Documents espousing marijuana’s medical benefits first appeared in 2900 B.C. in China, but medicinal cannabis in Europe is indebted to one over-achieving Irishman. Born in 1809, Dr. William Brooke O’Shaughnessy invented the modern treatment for cholera, laid the first telegraph system in Asia, contributed inventions in underwater engineering, and effectively pioneered the use of medical cannabis in Europe. Inspired by the use of cannabis in Ayurvedic and Persian medicine, O’Shaughnessy conducted the first clinical trials of marijuana, treating rheumatism, hydrophobia, cholera, tetanus, and convulsions.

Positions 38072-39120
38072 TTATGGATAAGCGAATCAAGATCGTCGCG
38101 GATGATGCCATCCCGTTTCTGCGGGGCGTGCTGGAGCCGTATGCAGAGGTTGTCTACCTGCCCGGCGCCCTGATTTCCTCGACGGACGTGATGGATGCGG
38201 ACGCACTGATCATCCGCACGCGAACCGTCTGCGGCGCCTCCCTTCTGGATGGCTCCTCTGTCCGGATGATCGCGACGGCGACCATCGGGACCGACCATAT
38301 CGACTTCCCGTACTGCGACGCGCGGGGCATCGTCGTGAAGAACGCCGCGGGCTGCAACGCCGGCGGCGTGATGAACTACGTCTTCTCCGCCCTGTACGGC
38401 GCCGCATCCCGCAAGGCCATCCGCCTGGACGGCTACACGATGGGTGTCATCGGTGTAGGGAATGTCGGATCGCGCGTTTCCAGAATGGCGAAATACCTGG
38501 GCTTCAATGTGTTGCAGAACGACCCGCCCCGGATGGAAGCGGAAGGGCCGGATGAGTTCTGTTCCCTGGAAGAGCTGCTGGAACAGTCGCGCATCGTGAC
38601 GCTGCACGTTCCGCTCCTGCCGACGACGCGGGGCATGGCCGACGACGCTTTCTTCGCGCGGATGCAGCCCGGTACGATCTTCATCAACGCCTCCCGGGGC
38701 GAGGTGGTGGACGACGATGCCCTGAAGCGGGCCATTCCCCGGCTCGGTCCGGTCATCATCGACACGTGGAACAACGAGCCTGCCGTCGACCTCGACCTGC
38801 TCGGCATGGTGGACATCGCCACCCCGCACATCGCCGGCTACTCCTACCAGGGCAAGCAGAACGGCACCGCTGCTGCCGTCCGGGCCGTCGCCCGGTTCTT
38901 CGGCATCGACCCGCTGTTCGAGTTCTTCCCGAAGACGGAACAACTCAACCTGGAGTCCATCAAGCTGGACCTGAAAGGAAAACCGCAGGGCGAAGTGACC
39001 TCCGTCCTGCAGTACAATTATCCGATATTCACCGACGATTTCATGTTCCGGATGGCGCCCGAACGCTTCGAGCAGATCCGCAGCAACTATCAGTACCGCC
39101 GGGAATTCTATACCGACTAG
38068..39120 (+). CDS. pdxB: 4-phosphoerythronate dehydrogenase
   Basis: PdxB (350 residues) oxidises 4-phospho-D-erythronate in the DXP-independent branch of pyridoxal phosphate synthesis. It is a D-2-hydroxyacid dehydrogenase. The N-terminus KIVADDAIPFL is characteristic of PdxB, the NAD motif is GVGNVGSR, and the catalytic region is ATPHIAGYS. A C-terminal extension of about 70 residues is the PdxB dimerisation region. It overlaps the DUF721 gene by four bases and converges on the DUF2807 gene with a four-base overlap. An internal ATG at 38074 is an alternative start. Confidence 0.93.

Influenced by O’Shaughnessy, Sir J. Russell Reynolds prescribed cannabis to relieve Queen Victoria’s menstrual cramps. “When pure and administered carefully, [cannabis] is one of the most valuable medicines we possess,” he wrote in 1890. But the widespread use of the syringe a few years later, which allowed drugs to dissolve quickly into a patient’s blood stream, ended medical marijuana’s popularity in Europe.
Following an international drugs conference…
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